Chaplains provide support to service members and military families and ensure religious rights are observed in the Army community. They perform many duties, from conducting religious services and leading marriage retreats to deploying in combat zones with infantry units. They work to make the Army stronger by helping to strengthen the individuals who make up our community as a whole.
Meet Maj. Kevin Hovan, Family Life Chaplain for USAG Bavaria. Chaplain Hovan has spent the last 11 years as an Army chaplain helping Soldiers and their families and looks forward to serving the USAG Bavaria communities.
We asked Chaplain Hovan some questions about his calling to become a chaplain and what the future holds for him here in Bavaria.
Why did you become a chaplain?
I’ve always had an interest in military “stuff.” Even as a civilian pastor, nearly every one of my sermons included illustrations from military history. During the summer of 2001, I visited my brother at Fort Jackson and on a whim — I was already a pastor — stopped by the U.S. Army Chaplain Center and School. I spoke to a chaplain there about Army chaplaincy and one of my college professors who was a Reserve Chaplain. I decided to join the ranks of U.S. Army Chaplains. Needless to say, my congregation was not surprised by the announcement.
What does being a chaplain mean to you?
It is all about bringing Soldiers to God and God to Soldiers. This is such a special place for pastors to share the love of Jesus in tangible ways. It’s not about past answers or platitudes. It’s about getting in there and living life with people where the “rubber meets the road.” It’s about bearing each other’s burdens and helping people succeed at this thing we call life, because unlike Hasbro’s game of life, real life is no game.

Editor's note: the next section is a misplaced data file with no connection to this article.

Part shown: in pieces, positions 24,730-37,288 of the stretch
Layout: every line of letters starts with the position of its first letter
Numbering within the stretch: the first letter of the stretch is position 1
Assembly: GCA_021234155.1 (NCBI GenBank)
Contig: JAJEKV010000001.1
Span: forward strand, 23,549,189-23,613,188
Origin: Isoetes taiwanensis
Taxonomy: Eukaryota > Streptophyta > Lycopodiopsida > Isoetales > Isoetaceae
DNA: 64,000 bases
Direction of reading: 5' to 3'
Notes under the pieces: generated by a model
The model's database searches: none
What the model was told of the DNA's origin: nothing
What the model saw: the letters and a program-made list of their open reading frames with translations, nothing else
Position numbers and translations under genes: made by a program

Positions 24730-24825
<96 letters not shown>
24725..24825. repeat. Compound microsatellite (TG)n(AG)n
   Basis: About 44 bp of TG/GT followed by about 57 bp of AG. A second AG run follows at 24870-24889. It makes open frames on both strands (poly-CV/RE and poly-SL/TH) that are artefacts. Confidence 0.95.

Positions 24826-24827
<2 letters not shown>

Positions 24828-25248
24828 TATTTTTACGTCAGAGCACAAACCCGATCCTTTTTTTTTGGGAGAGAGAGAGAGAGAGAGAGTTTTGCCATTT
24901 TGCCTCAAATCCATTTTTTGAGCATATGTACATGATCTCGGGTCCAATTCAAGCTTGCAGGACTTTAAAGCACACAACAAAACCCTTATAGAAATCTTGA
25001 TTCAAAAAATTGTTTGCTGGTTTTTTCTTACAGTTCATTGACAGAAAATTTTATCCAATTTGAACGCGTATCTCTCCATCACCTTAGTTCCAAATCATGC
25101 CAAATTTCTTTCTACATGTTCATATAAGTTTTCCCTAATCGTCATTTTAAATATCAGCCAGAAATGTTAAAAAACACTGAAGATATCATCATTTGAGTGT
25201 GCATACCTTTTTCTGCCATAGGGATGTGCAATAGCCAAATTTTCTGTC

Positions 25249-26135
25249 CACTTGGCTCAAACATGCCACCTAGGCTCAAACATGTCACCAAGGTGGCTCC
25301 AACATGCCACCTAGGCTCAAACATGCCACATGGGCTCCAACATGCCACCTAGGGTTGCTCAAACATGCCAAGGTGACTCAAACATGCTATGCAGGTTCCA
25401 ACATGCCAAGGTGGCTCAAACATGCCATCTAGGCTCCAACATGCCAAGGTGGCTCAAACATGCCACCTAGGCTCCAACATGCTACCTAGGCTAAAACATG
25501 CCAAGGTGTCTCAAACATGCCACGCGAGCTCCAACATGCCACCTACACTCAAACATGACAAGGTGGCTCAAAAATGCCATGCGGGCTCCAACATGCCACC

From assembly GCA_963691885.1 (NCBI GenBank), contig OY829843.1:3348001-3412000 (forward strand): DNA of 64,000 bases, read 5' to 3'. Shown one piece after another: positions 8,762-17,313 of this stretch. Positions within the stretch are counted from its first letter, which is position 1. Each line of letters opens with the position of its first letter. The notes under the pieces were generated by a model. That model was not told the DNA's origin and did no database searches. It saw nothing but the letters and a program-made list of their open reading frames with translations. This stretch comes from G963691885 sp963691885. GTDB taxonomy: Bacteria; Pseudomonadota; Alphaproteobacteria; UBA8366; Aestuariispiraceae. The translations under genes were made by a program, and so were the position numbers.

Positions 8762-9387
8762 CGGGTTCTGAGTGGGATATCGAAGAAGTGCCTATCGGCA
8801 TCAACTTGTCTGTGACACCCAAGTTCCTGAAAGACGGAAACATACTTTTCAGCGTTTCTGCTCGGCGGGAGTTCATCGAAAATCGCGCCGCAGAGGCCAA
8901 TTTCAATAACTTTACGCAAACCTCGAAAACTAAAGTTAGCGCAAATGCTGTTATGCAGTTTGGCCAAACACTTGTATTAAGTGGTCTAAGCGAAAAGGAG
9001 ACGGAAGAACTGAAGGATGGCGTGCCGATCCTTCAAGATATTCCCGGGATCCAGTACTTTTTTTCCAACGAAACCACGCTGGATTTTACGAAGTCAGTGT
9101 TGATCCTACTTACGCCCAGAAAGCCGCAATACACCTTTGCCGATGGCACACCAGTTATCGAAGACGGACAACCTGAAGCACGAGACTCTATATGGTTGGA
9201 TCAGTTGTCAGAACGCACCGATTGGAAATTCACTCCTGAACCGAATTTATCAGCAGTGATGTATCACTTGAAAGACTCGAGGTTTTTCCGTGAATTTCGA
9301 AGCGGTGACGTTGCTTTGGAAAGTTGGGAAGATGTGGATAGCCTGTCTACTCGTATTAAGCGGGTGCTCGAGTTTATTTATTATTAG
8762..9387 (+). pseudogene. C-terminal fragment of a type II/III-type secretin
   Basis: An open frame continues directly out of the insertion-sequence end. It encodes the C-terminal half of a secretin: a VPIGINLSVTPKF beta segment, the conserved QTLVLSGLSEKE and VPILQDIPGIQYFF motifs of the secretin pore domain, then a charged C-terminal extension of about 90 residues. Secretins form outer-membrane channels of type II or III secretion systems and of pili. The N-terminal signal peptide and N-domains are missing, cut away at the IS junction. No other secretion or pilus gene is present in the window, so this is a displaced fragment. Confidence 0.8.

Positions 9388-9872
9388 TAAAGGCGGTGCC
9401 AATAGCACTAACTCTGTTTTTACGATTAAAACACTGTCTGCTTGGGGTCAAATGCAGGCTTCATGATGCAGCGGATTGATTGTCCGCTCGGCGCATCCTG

Do you have a favorite Bible verse?
Wow, there are so many! I like John 11:35 (Jesus wept), because it’s the shortest verse and doesn’t challenge my memory too much, but it also demonstrates the depth of Jesus’ humanity and his real emotions and empathy to human pain and suffering. It’s an example for us to follow. Realistically, though, my fallback is Philippians 4:13, “I can do all things through Christ who strengthens me.” It’s a recognition of both my lack of power and ability and God’s great power and ability. Not only that, it is recognition that God offers that strength to us, which can make the impossible very possible.
What role do you think chaplains play in the community?
We are the Soldiers who ensure all Soldiers have the opportunity to freely practice their religious observances. We’re the shepherds. Just like a shepherd will actively scan his flock to ensure all are safe and accounted for, so does the chaplain scan his or her community for dangers or members in pain or trouble. We enhance community health and mission readiness by seeking the broken in order to lift them up to health and to put in place measures to help our neighbors avoid dangers along this journey we call life.
What has been the most memorable event or incident as an Army chaplain?
There are a number of memorable events, but one that really strikes a chord with me was an event that took place during my first deployment as our time came to a close. One of our platoons had a girl in their area of operation whose legs were amputated by an IED that also killed her brother. A staff sergeant contacted me about it and I was able to contact the State Department’s Provincial Reconstruction Team leader. Before we redeployed, through the coordination of the PRT, Shahad was flown to Baghdad and fit for prosthetics and was able to walk again. It was amazing to see the morale rise in those Soldiers through that act of compassion.
Where do you go from here?
Simply put, I go where God sends me and work to “bloom where I’m planted.”